With just over a month before conference reports have to be finalized for action, the General Assembly continues to set a fast pace to meet its demanding schedule. The Senate wasted no time diving into budget hearings this week, resurfacing the split between the House and Senate on taxes and spending priorities.
As the days tick by, the fate of big-ticket appropriations and modest new investments alike hang in the balance – along with how we pay for them – but so far, there’s been little “budge” in the budget debate.
Mo money, mo problems
One area of general consensus is that the state needs new revenues to fund infrastructure, if not other key programs. But to paraphrase Notorious B.I.G as legislative analysis, even when lawmakers agree we need more money, the debate over “how” breeds more problems.
Monday’s Senate Appropriations hearing centered on the proposed $1-per-pack cigarette tax increase that would fund anti-smoking programs (originally in HB1578 – awaiting action in Senate Commerce & Technology – and now included in the House budget) and also plug the $300M general fund gap left by a proposed shift of all gas tax revenues to road construction.
Senator Kenley has consistently expressed a preference for tolling, and restated his concern about relying on a “declining revenue source” (as cessation programs and higher prices cut smoking) to shore up the general fund. We respect the short-term arithmetic, but supporting a long-range solution for infrastructure compels us to make three key points:
- There’s a common-sense appeal to aligning revenue sources with use – i.e. gasoline consumption with highway needs; further indexing the tax to inflation (as called for in the House plan) is meant to meet growing infrastructure demand and rising construction costs, not boost the general fund;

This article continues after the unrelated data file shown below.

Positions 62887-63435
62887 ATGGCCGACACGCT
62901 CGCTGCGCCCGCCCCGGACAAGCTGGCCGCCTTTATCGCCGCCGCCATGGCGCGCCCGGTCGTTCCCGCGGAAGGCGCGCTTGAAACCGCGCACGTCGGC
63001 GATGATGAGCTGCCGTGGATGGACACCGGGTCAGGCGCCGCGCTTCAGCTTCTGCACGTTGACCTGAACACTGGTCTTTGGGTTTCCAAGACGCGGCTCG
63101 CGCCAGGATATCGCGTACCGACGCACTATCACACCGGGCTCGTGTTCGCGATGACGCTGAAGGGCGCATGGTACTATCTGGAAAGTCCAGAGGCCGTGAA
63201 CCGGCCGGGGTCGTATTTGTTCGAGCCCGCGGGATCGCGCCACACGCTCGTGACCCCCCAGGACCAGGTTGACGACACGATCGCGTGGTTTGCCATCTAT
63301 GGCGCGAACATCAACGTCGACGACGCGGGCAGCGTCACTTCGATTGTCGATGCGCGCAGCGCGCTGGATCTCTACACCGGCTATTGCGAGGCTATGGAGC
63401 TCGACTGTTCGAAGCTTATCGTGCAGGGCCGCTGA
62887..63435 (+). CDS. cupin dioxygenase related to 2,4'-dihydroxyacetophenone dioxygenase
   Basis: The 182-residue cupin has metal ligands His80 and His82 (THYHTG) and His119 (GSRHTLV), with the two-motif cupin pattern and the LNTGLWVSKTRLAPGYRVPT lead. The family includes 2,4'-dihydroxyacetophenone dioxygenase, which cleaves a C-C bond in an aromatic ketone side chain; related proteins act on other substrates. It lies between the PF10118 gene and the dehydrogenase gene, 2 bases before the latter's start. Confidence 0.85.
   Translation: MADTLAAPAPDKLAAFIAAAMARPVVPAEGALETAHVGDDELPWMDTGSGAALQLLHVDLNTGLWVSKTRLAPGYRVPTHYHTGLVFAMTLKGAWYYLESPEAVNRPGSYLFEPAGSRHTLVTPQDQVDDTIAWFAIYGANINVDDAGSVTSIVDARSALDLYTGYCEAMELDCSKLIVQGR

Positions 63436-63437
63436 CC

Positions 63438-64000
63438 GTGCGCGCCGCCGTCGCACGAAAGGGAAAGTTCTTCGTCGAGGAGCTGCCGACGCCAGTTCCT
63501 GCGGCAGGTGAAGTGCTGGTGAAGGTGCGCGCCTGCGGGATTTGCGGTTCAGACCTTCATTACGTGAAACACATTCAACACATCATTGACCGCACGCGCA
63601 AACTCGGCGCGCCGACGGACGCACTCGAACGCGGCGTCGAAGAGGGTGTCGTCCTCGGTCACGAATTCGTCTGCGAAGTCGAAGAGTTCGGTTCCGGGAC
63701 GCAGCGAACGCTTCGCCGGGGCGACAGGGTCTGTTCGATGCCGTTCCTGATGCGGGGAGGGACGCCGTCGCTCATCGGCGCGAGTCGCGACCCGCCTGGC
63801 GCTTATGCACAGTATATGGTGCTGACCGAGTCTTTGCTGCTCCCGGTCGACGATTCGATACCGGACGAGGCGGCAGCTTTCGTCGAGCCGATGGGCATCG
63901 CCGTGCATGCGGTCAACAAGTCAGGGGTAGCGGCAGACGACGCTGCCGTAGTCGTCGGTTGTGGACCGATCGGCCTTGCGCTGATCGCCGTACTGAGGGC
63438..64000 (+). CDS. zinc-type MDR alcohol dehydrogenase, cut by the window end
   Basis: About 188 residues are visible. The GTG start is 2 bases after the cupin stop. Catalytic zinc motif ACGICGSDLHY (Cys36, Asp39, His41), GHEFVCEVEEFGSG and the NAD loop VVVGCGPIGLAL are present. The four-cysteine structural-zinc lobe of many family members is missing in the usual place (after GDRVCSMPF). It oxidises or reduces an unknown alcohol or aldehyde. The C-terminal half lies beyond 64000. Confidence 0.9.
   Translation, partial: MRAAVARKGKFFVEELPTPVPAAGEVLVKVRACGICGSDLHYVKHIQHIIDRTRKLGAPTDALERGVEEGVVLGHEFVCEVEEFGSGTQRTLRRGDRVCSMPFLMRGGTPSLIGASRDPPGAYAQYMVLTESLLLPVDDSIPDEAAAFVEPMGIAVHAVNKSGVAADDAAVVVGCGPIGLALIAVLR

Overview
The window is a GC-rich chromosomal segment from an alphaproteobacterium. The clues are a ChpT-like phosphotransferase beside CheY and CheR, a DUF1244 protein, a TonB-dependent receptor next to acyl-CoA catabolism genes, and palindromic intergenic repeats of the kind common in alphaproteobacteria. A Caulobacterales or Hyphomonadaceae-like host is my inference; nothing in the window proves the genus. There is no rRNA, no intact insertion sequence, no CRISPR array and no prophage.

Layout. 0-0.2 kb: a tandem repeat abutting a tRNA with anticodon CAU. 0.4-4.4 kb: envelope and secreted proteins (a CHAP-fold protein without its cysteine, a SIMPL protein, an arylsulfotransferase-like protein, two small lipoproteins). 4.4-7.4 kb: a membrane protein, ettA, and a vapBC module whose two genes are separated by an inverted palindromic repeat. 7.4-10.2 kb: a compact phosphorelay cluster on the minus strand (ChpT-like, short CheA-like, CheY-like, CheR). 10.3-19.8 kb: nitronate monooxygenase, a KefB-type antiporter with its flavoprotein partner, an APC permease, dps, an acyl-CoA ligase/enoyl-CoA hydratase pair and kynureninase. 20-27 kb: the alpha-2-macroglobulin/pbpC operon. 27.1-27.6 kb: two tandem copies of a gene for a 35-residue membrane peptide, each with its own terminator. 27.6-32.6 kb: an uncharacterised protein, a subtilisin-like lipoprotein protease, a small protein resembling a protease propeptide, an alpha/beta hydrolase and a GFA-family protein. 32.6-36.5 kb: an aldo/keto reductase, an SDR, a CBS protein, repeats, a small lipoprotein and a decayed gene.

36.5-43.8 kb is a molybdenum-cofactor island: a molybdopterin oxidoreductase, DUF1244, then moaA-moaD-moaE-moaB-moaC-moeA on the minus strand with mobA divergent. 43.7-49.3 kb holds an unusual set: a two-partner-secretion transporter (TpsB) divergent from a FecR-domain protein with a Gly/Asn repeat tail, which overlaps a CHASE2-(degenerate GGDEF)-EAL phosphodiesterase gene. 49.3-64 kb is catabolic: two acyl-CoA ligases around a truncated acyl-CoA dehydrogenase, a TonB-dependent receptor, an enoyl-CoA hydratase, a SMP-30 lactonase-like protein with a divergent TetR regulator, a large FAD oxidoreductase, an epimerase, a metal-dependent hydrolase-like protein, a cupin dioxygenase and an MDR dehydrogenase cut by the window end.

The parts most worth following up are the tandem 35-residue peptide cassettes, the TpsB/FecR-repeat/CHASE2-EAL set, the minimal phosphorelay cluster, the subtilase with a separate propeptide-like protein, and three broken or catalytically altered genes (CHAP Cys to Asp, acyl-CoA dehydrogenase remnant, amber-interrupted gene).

- Reducing smoking, along with the repeal of the ‘Smoker’s Bill of Rights’ by HB1578, allows employers to manage healthcare costs among their workforce – savings that can be invested elsewhere (to create jobs and produce taxable business and personal income);
- Overall, as we’ve noted before, smoking costs the state more than $7B in medical care and lost productivity; cigarette tax revenue will (hopefully) decline over time, but reduced health costs also translate into public savings, and regained productivity nudges taxable wages upward.
What about attracting more taxpayers?
To that point, individual income tax collections still make up a sizable plurality of state revenues; we have to make sure this doesn’t also become a “declining revenue source.” In a talent-driven economy, we need more Hoosiers (and therefore more taxpayers to support government).
That’s why we urge the General Assembly to meet Governor Holcomb’s request for an additional $4M to keep the Regional Cities Initiative going, supporting metropolitan regions as the engines of state population and economic growth.
Legislators have been cool to the funding (not currently included in HB1001), but we see first-hand that quality of life is a business climate issue – employers expand and invest in places where they can be close to skilled workers and potential customers.